The postal worker

Screen Shot 2015-08-15 at 3.24.55 PMWhen we left New Rochelle for California late last year, the one thing I knew I wouldn’t miss was the local post office. Tucked in the corner of a nearby strip mall, it was gray, perpetually overcrowded and staffed by a front-desk employee who was infamous throughout much of the region.

Her name, I never knew. Nancy, maybe. Laura, perhaps. She was in her 50s, I’d guess, with baggy below-the-eyes and bleach blonde curly hair. She was, nearly every time I’d enter, a snapper. “What do you mean, ‘How much are stamps?’ They’re the same as the last time” or “Can you believe that guy? Doesn’t he know a package that big can’t make it to Tulsa by Wednesday! Some people!” It was constant and, at times, infuriating. Every so often, I felt like saying something. She’d berate a grandma, or an awkward guy, and I’d say, in my head, “Shut up—please.” But I never did, because … I just didn’t.

And here’s the weird thing: As time passed, I gained affection for her crankiness. She wasn’t really mean. Just grouchy. Oscar the Grouch in a post office. She also did, unambiguously, deal with lots of crap. Moronic questions. Inconsiderate and incompetent co-workers. I never saw her mess up, but I saw plenty of other postal workers mess up. She was sharp and efficient in a world of dull inefficiency. Also, the post office ain’t Disney World. It’s drab and hopeless and kind of stinky. She’d been there more than 20 years, which suggests she may well have spit in the face of Zeus in a past life. I could think of few worse long-term places to hang a hat.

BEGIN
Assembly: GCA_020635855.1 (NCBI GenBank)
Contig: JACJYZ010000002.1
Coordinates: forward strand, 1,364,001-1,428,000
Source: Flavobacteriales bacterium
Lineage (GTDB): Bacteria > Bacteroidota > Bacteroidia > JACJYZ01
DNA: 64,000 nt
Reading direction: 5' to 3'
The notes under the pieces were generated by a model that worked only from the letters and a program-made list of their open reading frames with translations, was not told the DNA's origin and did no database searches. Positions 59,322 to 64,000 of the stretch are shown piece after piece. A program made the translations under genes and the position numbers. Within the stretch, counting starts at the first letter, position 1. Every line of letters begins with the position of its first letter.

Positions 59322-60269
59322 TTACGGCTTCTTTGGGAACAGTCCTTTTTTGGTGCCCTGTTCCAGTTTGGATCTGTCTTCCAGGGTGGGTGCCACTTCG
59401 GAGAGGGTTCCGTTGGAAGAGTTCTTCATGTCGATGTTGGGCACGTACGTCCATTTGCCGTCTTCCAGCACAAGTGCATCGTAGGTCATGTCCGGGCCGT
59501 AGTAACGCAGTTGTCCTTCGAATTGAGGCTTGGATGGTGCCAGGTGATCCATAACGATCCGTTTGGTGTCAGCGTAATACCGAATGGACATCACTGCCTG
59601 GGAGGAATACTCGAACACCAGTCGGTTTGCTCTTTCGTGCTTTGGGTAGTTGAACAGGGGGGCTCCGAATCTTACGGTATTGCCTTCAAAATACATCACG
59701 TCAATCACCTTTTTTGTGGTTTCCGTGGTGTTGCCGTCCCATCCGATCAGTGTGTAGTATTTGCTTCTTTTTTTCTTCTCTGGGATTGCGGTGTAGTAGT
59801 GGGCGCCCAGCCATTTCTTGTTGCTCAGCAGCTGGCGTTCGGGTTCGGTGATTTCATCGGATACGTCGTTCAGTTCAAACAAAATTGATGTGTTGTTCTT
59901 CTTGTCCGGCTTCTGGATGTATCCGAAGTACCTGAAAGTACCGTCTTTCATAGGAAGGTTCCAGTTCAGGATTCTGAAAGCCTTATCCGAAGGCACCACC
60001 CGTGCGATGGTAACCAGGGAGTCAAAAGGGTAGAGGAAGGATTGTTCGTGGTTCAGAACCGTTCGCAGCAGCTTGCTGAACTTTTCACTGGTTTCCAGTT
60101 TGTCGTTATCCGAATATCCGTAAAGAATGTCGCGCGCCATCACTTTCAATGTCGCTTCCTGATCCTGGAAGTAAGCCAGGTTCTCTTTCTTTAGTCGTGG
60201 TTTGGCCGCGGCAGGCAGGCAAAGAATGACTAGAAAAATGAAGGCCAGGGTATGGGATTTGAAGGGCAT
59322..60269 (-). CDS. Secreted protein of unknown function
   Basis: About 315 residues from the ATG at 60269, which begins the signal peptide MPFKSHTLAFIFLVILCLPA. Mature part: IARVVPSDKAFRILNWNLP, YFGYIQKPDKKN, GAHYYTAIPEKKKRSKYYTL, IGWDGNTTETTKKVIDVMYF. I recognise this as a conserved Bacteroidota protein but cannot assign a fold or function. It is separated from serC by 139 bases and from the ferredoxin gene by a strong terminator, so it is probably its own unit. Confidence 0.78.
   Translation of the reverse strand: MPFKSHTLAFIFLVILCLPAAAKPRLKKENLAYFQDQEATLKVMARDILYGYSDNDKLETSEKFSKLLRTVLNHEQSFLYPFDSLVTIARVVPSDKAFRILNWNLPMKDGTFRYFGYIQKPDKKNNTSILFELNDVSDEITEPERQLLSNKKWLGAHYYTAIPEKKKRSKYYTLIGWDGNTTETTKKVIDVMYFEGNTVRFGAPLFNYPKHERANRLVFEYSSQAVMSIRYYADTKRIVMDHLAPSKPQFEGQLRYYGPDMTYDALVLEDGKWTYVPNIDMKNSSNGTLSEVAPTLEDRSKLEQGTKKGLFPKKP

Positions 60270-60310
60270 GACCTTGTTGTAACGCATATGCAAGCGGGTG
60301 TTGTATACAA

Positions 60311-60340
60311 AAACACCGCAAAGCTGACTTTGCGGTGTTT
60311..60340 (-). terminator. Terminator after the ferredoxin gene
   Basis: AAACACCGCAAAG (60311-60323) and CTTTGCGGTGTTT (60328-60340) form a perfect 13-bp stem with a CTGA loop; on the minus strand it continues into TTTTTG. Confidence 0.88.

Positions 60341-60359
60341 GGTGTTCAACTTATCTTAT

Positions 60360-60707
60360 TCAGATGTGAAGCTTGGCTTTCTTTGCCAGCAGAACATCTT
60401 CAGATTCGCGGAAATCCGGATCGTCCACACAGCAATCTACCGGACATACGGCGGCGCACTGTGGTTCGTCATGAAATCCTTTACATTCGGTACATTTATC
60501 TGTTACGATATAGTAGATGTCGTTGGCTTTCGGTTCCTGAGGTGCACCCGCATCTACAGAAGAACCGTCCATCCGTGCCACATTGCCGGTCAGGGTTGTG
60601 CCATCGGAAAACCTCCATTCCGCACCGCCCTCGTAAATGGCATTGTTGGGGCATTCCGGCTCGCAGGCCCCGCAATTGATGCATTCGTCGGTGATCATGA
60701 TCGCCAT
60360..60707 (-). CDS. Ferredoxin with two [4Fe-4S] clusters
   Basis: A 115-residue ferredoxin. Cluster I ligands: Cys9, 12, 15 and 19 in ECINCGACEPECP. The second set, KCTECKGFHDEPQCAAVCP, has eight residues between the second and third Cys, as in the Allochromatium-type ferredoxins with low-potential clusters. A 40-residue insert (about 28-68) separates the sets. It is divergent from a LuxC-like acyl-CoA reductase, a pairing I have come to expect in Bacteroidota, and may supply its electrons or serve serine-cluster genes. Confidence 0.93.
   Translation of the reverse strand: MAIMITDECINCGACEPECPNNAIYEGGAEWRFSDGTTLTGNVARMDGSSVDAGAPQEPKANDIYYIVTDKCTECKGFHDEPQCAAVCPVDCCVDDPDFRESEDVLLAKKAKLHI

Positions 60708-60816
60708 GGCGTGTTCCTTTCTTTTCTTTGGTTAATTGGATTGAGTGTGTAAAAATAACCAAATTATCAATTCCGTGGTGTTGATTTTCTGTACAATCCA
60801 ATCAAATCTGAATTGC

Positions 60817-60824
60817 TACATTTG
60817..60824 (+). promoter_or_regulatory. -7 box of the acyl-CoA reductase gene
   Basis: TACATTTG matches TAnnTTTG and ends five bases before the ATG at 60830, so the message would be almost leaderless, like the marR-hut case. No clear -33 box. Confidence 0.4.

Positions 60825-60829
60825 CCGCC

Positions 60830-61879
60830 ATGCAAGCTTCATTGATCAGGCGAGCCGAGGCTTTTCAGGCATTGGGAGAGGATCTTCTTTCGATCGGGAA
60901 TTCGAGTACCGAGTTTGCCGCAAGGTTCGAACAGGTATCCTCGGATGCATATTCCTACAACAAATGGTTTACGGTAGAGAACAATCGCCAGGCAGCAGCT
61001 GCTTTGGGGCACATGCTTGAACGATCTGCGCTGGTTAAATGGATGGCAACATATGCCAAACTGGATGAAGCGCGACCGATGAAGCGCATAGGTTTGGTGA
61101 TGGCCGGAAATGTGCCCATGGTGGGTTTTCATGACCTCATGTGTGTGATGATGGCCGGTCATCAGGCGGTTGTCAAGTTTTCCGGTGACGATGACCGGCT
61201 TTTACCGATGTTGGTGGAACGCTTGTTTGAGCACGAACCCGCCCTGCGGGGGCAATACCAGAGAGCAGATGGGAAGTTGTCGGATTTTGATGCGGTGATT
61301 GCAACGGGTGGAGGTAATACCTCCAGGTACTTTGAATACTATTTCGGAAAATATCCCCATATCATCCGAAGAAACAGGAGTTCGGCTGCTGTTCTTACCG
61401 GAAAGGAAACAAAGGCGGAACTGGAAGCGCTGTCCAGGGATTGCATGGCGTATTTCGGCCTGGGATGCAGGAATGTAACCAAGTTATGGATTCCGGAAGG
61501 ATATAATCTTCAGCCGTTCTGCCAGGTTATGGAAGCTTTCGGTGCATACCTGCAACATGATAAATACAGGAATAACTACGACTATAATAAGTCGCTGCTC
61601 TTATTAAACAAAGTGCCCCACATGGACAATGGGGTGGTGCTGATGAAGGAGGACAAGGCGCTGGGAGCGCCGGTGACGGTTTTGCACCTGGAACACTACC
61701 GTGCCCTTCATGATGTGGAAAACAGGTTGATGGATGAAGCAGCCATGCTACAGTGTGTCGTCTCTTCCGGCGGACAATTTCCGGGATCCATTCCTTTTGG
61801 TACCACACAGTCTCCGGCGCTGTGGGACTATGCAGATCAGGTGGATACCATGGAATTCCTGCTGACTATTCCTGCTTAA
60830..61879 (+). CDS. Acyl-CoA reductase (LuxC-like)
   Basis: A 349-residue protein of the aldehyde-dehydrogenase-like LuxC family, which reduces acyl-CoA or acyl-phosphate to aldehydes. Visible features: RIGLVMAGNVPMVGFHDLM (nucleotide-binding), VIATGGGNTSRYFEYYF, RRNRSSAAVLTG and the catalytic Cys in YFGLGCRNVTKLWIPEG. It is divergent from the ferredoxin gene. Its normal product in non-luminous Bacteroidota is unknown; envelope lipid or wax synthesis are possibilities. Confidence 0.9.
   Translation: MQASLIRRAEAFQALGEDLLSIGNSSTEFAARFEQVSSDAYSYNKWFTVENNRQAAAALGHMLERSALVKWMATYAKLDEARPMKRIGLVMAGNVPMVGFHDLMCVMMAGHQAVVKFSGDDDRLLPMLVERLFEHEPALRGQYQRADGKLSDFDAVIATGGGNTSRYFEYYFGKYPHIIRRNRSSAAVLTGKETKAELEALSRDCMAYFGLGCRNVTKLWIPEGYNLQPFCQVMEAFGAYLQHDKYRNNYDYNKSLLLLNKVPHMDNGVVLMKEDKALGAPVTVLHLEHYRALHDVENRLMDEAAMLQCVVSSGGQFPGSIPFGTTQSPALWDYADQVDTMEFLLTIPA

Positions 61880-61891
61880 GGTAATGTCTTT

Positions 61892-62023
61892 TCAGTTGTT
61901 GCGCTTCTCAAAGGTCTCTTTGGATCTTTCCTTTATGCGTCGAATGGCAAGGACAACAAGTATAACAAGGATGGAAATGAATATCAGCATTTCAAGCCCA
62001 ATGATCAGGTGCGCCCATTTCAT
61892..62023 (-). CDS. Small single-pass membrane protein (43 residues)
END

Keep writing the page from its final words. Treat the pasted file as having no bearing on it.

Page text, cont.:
Anyhow, we moved. New house, new neighbors, new post office. And it’s clean and big and relatively efficient. But it’s also dull and charmless. The clerks are blah faces, one easily confused with the other. They’re polite, but non-distinctive. I don’t know any names, or stories, or … anything.

In short, I miss the cranky blonde.

Two days ago, I returned to my old post office. I stopped in to mail a package, and there she was. I approached, and she acknowledged knowing my face. “How things?” she said.

“Fine,” I replied. “You?”

“You know, the same,” she said. “But there was this guy in here a few minutes ago, and you wouldn’t believe what he asked me …”

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